For a 'second string beater bike', the Daelim 125 worked out well, also. I never did get the brake light restored, and my attempts at repairing the speedometer/odometer only lasted 182 kilometers, when the slightly longer than stock cable I had installed twisted out of the instrument and deposited itself on the ground. But it started right up every morning even after sitting out in the rain, and carried me and my 25kg. of luggage up every mountain pass, usually at a speed ahead of any trucks and close to equal to most cars.I found the level ground 'happy  speed' of about 85 kph to be just fine. Best of all, I was so pleased to find that in city traffic, Korean bikers use the same rules as in Australia....NO rules at all! Weave to the front no matter the technique, even if it means winding around those fans and refrigerators on the sidewalk. One friend even showed me a new technique I had not seen before in all my  international motorcycling, riding across the pedestrian crosswalk when the 'walk' light turns green!

                     And oh yes, I did have my 'Police encounter.' It was on a Sunday, and I was on a nearly deserted rural road between Suncheon and Gwangju. Two policemen were stationed about a kilometer apart, just watching the odd traffic pass by. Of course the first cop saw the no rear plate after I had passed him, and it was an easy task to radio ahead. When the second one flagged me down, I was not surprised. The encounter was brief. "No plate?""No, officer, it is a friend's bike I borrowed from Seoul, and the plate just fell off." "Accident?'" " No, I think it just got old and rusty, but look here, I have an International Drivers License!" "Hmm..." he replied, as he took a quick look, then waved me forward, "Be careful!"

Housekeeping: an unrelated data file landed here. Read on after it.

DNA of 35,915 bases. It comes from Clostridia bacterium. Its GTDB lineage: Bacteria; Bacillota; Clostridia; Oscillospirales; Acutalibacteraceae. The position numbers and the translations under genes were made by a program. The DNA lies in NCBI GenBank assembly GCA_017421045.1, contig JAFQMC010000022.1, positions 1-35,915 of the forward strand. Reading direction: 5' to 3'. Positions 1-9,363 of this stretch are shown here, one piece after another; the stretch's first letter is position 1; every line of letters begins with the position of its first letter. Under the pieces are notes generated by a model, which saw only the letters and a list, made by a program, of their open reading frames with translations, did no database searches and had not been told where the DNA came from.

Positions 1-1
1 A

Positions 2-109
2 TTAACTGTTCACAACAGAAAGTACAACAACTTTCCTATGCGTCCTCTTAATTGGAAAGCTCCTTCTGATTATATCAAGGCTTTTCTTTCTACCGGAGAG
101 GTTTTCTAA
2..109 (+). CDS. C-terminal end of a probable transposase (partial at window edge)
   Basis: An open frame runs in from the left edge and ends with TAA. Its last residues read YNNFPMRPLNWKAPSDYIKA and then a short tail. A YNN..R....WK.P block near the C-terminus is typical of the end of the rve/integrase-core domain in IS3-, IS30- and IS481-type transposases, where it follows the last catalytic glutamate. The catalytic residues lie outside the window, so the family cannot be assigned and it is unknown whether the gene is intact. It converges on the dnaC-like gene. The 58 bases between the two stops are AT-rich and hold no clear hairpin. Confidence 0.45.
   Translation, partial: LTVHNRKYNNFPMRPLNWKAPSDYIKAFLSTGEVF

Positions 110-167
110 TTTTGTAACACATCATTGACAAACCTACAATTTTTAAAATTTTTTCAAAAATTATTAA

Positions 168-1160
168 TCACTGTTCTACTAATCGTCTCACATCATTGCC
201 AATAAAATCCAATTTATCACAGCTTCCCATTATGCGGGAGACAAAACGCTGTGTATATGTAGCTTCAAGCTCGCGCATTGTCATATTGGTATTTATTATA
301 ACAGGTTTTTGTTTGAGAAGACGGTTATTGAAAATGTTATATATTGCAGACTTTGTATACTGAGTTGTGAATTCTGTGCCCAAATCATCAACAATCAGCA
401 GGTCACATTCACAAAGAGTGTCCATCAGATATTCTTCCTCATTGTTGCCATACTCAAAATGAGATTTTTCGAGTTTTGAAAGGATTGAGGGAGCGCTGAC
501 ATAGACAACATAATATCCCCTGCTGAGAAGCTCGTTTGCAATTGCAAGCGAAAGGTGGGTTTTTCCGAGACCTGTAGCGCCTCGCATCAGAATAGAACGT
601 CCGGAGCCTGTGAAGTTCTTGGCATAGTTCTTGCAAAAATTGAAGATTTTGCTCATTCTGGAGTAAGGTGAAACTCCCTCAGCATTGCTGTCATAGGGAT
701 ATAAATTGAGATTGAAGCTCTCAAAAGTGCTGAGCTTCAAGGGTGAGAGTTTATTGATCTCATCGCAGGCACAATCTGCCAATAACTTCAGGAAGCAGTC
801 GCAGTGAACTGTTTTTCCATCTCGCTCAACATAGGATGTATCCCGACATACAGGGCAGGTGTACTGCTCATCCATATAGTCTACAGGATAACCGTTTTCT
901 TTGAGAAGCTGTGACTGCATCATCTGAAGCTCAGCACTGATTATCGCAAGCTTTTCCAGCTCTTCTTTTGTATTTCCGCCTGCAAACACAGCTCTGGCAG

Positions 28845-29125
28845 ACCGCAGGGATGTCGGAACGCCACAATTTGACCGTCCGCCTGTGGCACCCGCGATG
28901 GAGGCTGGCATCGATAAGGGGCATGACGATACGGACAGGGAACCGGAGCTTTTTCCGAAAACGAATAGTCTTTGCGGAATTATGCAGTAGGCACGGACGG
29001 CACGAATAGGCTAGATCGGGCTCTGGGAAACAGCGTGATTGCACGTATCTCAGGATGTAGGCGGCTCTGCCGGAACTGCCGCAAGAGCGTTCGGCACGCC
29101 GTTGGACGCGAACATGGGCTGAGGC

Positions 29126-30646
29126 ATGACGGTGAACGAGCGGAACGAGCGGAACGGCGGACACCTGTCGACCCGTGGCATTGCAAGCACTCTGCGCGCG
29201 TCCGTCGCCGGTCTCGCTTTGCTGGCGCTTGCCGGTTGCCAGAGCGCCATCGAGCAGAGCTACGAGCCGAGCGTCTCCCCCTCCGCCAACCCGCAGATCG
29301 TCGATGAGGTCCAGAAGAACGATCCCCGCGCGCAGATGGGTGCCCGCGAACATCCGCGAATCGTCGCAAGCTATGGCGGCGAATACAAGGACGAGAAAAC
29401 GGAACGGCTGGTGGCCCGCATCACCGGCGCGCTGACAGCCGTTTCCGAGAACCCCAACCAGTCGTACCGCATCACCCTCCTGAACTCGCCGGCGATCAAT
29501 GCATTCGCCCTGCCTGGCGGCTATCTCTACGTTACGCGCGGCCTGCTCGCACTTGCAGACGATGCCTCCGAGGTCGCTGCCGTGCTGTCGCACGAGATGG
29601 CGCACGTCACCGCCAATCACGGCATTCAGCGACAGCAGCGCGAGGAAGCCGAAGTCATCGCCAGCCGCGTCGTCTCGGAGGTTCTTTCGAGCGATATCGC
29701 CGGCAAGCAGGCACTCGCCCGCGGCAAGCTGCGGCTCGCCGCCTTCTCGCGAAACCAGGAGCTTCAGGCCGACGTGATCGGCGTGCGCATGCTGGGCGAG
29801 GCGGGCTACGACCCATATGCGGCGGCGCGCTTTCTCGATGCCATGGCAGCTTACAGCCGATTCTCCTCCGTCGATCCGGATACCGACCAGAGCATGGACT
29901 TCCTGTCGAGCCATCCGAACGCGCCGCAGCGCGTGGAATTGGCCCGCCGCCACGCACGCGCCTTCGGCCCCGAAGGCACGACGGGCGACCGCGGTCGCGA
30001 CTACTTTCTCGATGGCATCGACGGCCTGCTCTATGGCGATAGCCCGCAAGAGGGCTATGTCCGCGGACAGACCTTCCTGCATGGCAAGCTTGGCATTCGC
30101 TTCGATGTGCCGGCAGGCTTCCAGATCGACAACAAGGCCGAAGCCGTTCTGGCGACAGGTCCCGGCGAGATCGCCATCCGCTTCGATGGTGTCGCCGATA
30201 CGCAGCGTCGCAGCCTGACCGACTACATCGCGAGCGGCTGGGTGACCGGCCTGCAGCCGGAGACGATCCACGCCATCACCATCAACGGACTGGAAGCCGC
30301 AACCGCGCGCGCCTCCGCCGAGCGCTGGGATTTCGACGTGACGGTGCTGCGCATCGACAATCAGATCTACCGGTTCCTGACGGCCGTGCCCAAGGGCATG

Korea was special, and it was made special by the quality of my interactions with the Korean people. Korea is not a primary world destination for international travelers. It has attractions, but they do not rate high on a world scale. Communication is often problematical. The cities are crowded and with less charm than many. The weather is often uncertain and sunshine scarce. Normally, going from town to town, staying in Motels and dealing with unfamiliar food in restaurants without English menus could be an unnerving experience. I can understand how, for many, it would not be a first choice.

                     My treatment by Koreans changed everything for me. There seems to be a rule in Korea, if a Korean speaks a little English, and he or she finds themselves in close proximity to a traveller that appears to be English speaking, well you MUST strike up a chat with them! And when I was in need of help, no Korean ever abandoned me to my own resources, they either found someone that spoke English, drew me a map, or they got in their car and led me the way.

                     The Lonely Planet guide recommends against driving in Korea, but I would not agree. The signposting is good, and even in the crowded cities traffic is orderly if slow, for a car. And there has never been any doubt in my mind that the independence of one's own vehicle allows a vastly more flexible and varied vacation.Perhaps this story may encourage others to try it.

                                                               Ron Grant

                                                               Brisbane, Australia

                                                               July 2003.

For more of Ron's motorcyle adventures please visit his website.